Acute stress disorder, commonly known as A.S.D., is a mental health condition one may develop after experiencing a traumatic event. Symptoms of A.S.D. typically last for a couple of months. However, if the symptoms persist beyond this time, the person may have post-traumatic stress disorder or P.T.S.D.
What is A.S.D.?
A.S.D. is a psychological condition that may occur due to a traumatic event. This event may have happened directly to you, such as in a car accident or to a close family member or friend. In a study, 14-33 per cent of the participants who went through severe trauma developed A.S.D.
The symptoms of A.S.D. typically last for a month or less. It is a precursor to P.T.S.D. because symptoms lasting more than a month denote that the person has P.T.S.D. Almost half the people who have A.S.D. also develop P.T.S.D.
Symptoms of A.S.D.
The symptoms of A.S.D. can be broadly classified into five categories:
Intrusion symptoms: These include dreams, memories, or flashbacks. They occur when a person repeatedly revisits a traumatic event in their mind. Symptoms include:
- Reliving a traumatic event.
- I have recurring images, illusions, nightmares, thoughts, or flashbacks of a traumatic situation.
- I am feeling distressed about the memory of the traumatic event.
Dissociative symptoms include symptoms where a person lives in an altered sense of reality. They may black out parts or all of the traumatic events from their memory or lack awareness of their surroundings. Symptoms include:
- Reduced sense of understanding of the surroundings.
- Feeling detached, numb, or emotionally unresponsive.
- Depersonalization – your emotions or thoughts don’t seem real.
- Derealisation – your environment feels unreal or strange.
- Dissociative amnesia – you can’t remember aspects of a traumatic event.
Avoidance symptoms: People with these symptoms avoid feelings, thoughts, places, or people associated with a traumatic event. Symptoms include:
- Avoiding people
- Avoiding places
- Avoiding conversations
- Avoiding certain activities
- Avoiding feelings and thoughts
Arousal symptoms include insomnia, difficulty concentrating, sleep disturbances, physical and verbal aggression, and irritability. They may also feel tense and get startled easily. Symptoms include:
- Having trouble sleeping
- Having difficulty concentrating
- Being irritable
- Being constantly tensed or on guard
- Inability to sit still or stop moving
- Being startled easily or at inappropriate moments
Negative mood: A person with A.S.D. may feel low or think negative thoughts. The symptoms may disrupt essential aspects of your life, such as your work or family. You may fail to start or complete essential tasks. You may also be unable to tell others about the traumatic event you went through.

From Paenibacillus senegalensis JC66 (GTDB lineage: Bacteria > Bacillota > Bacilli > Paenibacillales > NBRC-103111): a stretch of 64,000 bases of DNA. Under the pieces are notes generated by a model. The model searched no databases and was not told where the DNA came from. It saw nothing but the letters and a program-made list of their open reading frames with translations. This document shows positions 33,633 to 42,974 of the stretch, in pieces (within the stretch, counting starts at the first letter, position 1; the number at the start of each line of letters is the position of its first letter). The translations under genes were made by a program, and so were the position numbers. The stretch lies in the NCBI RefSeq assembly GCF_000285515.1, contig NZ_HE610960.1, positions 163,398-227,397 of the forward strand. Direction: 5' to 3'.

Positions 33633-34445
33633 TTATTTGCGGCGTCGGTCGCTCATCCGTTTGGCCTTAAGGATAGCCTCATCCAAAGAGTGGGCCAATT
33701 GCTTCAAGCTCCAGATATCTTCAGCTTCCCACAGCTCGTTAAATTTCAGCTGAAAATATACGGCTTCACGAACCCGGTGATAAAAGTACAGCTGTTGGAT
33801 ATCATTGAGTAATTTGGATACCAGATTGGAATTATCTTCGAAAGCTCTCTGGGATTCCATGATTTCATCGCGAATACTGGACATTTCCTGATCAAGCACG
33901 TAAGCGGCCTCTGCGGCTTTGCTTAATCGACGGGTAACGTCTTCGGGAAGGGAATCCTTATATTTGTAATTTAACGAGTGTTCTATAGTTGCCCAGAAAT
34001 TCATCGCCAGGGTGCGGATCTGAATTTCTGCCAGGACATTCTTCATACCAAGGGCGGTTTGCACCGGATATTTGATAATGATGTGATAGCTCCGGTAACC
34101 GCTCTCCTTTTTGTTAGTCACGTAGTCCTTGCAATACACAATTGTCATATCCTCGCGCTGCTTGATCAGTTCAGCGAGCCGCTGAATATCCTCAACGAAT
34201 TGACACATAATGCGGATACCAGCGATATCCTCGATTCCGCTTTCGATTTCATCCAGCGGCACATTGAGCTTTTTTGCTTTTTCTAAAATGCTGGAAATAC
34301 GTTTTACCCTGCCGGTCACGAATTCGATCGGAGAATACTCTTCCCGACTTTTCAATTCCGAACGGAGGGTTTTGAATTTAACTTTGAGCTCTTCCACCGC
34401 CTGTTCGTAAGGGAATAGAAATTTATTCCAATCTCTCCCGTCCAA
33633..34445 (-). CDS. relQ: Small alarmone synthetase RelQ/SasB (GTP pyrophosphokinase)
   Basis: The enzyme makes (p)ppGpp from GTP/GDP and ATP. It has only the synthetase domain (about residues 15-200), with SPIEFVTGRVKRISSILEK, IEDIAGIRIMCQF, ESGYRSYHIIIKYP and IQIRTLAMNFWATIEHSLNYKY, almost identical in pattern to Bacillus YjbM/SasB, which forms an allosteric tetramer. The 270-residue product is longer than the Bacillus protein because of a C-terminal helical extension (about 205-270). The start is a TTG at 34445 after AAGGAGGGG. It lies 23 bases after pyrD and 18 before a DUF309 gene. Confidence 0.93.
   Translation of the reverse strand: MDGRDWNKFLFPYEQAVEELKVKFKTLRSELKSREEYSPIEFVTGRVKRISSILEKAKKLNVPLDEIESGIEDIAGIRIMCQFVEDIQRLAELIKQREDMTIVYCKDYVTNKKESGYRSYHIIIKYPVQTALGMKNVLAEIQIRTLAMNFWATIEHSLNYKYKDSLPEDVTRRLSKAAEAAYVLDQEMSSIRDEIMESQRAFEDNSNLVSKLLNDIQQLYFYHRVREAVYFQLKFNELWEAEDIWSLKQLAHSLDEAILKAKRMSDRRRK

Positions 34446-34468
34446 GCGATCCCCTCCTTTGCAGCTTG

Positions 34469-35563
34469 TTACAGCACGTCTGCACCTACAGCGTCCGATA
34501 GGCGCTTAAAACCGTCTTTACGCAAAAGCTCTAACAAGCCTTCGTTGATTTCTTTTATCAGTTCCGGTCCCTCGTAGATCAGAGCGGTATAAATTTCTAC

People with acute stress disorder may also develop other mental health issues, including depression and anxiety.
Causes of A.S.D.
The trigger of A.S.D. could be an exposure to serious injury, death, or sexual violation in any of these ways:
- Direct experience of a traumatic event(s)
- Being witness to a traumatic event as it occurs to someone else
- Learning about a traumatic event happening to someone close to you
- Repeated exposure to the aversive details of a trauma, such as repeatedly talking to the police, first responders, etc.
How is A.S.D. diagnosed?
A mental health professional or doctor can diagnose acute stress disorder. The healthcare professional will diagnose you with A.S.D. only if you have experienced a minimum of nine or more signs within one month of the traumatic event.
To diagnose A.S.D., your doctor must rule out other possible causes of the symptoms, including underlying medical conditions, substance abuse, and other psychiatric disorders.
Treatment of A.S.D.
Your healthcare provider will work with you to develop a treatment plan that suits your particular requirements. The treatment of A.S.D. focuses on treating the symptoms, preventing P.T.S.D. from developing, and improving your coping mechanisms. The most effective treatment options include:
- Cognitive behavioural therapy: Many doctors recommend cognitive behavioural therapy as the first line of treatment for A.S.D. You work with a mental health professional to develop effective coping strategies here. Cognitive behavioural therapy helps when the person is not exposed to the traumatic event anymore and has regained some stability in life. The treatment involves teaching the patient to deal with the trauma’s effects and sharing ways to avoid triggers.
- Other types of psychotherapy used for treating A.S.D. include prolonged exposure (P.E.) and cognitive processing therapy (C.P.T.).
- Mindfulness: Mindfulness-based interventions use techniques that help to manage anxiety and stress. Some examples of mindfulness exercises are breathing techniques and meditation.
- Medications: If required, your healthcare professional may prescribe medications such as anti-convulsants or anti-depressants to treat the symptoms of A.S.D. While not the first line of treatment for A.S.D., medications are often combined with psychotherapy for the effective treatment of A.S.D. The most commonly prescribed medications include:
- Selective serotonin reuptake inhibitors
Acute stress disorder is closely related to post-traumatic stress disorder and shares many symptoms with the latter. However, A.S.D. is a more short-term disorder and typically subsides within a month. On the other hand, P.T.S.D. is a chronic condition, and its symptoms last much longer than a month.
Treatment for A.S.D. aims to provide relief from symptoms and develop effective coping strategies in the individual. Reaching out to family and friends or joining community support groups can also help you process your feelings and move on from a traumatic event.
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